Saturday, November 1, 2014

Toto - Isolation

This month marks the thirtieth anniversary of Isolation, the fifth studio album from Toto. It had moderate sales, only achieving gold status. Still, it charted at number 67 in the UK, number 65 in Australia, number 57 in Canada, number 26 in the Netherlands, number 17 in Finland and Italy, number 15 in Germany and Switzerland, number 12 in France, number 8 in Norway and Sweden, and number 2 in Japan. Here in the US, it spent twenty-one weeks on the Billboard Album chart with a top spot of number 42.

This was the first of two Toto albums to feature lead vocals by Fergie Frederiksen who previously sang with Survivor (in 1982) and LeRoux (in 1983). He also contributed two tracks on the soundtrack for Can’t Stop the Music in 1979 under the alias of David London. He came on board with Toto after Bobby Kimball left the band during this album's recording sessions.

Side one opens with “Carmen”, a frantic love tale with lead vocals by David Paich.

The B-side to the fourth single was “Lion”. The song features a strutting syncopation.

The first single was “Stranger in Town”. It reached number 100 in the UK, number 40 in Australia, number 30 on the US Billboard Hot 100, and number 7 on the US Billboard Mainstream Rock chart. This one hit the rounds briefly at parties and clubs in late ’84 and early ’85. I always felt it had a bit of a Yes vibe to it ala their 90125 album from the year before.

The mid-tempo “Angel Don’t Cry” was released as the promotional fourth single. I like what Paich and Steve Pocaro do with the keyboards on this one.

The third single was the ballad “How Does It Feel”, featuring lead vocals by guitarist Steve Lukather.

Side two begins with “Endless”, the up-tempo fifth and final single from the album.

The title track “Isolation” is next; it was the B-side to the fifth single. It features a very prominent piano element at the beginning.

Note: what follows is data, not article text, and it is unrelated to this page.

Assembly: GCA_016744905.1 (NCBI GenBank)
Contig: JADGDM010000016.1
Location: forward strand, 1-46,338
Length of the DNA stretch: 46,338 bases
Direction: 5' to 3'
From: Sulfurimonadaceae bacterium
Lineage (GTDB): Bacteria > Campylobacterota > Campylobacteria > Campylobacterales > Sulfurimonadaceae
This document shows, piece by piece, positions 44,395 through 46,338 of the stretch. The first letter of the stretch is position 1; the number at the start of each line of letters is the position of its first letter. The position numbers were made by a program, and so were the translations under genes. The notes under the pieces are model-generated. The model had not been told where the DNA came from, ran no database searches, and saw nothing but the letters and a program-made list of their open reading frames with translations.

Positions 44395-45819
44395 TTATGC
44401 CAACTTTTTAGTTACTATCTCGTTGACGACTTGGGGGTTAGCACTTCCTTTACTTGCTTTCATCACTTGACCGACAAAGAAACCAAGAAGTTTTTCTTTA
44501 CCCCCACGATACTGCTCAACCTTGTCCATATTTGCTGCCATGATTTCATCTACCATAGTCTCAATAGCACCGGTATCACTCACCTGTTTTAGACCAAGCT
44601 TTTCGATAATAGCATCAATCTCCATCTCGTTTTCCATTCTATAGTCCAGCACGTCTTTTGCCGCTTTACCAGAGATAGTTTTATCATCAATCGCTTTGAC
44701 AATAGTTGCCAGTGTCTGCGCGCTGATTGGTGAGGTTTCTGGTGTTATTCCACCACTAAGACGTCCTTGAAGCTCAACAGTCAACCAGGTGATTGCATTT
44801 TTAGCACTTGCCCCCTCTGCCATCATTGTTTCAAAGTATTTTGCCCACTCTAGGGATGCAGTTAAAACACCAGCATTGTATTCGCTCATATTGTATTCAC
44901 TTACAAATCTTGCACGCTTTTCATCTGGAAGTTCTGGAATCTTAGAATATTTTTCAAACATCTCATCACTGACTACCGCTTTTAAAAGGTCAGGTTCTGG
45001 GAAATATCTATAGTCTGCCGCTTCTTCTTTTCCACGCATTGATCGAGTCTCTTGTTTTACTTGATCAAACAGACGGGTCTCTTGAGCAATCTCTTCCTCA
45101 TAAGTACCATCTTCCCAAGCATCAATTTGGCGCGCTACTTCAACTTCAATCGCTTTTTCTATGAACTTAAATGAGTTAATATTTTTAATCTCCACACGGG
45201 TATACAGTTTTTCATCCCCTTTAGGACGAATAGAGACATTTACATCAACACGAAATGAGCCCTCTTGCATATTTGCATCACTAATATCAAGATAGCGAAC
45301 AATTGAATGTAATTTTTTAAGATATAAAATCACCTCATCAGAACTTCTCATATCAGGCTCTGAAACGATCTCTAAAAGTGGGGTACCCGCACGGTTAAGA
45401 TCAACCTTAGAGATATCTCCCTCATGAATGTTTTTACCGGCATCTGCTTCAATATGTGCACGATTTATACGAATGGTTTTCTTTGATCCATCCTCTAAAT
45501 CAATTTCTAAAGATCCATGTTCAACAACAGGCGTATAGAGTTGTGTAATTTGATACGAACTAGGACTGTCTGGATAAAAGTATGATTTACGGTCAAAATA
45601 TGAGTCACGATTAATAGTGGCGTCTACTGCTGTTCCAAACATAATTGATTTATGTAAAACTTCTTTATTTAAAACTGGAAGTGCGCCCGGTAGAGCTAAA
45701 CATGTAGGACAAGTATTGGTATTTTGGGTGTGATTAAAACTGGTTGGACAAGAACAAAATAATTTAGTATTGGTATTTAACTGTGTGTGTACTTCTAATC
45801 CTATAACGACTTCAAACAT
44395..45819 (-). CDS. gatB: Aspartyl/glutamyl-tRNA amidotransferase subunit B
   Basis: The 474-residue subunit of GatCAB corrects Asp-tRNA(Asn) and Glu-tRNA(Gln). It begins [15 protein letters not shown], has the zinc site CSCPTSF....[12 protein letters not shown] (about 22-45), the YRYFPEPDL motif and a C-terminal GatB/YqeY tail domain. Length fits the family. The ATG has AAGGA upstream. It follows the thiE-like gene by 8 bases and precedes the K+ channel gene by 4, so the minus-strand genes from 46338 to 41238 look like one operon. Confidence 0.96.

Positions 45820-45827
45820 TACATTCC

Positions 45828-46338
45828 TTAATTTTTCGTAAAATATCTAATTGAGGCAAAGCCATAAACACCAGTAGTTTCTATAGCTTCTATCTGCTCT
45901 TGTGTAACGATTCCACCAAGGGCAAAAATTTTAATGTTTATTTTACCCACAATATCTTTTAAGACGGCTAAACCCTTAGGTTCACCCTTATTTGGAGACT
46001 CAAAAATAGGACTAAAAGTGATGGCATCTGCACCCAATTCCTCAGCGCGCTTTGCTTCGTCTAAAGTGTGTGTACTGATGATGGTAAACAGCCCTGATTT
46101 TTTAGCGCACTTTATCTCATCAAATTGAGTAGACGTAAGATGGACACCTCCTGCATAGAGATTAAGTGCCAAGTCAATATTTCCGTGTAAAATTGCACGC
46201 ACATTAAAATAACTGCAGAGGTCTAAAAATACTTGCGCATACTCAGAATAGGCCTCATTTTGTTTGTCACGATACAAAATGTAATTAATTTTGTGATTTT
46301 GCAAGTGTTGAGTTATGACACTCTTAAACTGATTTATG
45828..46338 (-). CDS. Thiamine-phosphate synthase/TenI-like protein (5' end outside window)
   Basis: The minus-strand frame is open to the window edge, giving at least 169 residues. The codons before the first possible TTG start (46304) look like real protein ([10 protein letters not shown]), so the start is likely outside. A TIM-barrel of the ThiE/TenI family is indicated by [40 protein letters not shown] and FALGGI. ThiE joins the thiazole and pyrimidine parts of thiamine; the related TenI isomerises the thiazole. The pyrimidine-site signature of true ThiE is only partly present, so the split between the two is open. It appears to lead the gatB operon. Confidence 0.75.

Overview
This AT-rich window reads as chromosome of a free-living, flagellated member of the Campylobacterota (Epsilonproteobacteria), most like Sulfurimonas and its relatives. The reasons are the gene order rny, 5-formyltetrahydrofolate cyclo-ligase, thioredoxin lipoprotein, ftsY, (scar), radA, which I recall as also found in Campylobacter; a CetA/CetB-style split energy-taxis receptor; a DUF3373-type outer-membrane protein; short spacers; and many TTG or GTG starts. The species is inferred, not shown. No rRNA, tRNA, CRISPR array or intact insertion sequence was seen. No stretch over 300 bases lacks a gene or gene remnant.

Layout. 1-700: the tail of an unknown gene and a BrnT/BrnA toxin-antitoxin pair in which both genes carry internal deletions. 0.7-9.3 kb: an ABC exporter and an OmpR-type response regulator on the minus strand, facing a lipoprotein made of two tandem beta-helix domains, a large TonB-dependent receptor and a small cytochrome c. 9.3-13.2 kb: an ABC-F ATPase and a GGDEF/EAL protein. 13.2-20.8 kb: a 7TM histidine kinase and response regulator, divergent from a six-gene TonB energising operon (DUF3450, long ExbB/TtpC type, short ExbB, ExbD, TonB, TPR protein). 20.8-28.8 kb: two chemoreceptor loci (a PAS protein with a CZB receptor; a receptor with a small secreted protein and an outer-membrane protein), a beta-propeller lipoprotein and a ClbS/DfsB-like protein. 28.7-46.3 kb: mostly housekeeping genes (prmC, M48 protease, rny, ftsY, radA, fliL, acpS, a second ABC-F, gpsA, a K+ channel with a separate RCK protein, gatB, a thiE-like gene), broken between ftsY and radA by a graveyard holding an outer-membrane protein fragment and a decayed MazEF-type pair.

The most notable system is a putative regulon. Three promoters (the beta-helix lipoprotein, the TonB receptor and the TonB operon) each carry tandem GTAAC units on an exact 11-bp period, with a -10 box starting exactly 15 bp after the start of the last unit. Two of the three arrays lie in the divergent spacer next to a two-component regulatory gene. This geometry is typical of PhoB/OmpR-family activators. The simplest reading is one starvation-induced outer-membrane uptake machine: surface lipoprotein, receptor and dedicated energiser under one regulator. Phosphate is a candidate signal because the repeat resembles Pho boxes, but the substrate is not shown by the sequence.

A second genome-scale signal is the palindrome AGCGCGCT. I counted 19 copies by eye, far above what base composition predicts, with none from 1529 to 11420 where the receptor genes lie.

“Mr. Friendly” was the B-side to both the second and third singles. The song draws the line with an annoying and abusive acquaintance.

“Change of Heart” was the B-side to the first single. The guitar on this one gives it a hard rocking edge, making it stand out from some of the other tracks.

“Holyanna”, the closing track, was the second single; it peaked at number 71 on the US Billboard Hot 100. It has a swinging rhythm to it and a toe-tapping beat that I liked.

Once more, this was my first exposure to most of Isolation. I enjoyed listening to it and would certainly look forward to revisiting it again in the near future.

For more Toto, click here.

1 comment:

Mark said...

I don't think I've ever been more disappointed in an album purchase. I absolutely loved Toto IV and eagerly awaited this follow-up. I bought Isolation on vinyl immediately upon its release and gave it a spin in my dorm room. Hated it (I'm sure I had my reasons, but I can't remember what they were). I figured that I was missing something, so I gave Isolation a few more tries before selling it. I haven't heard it since.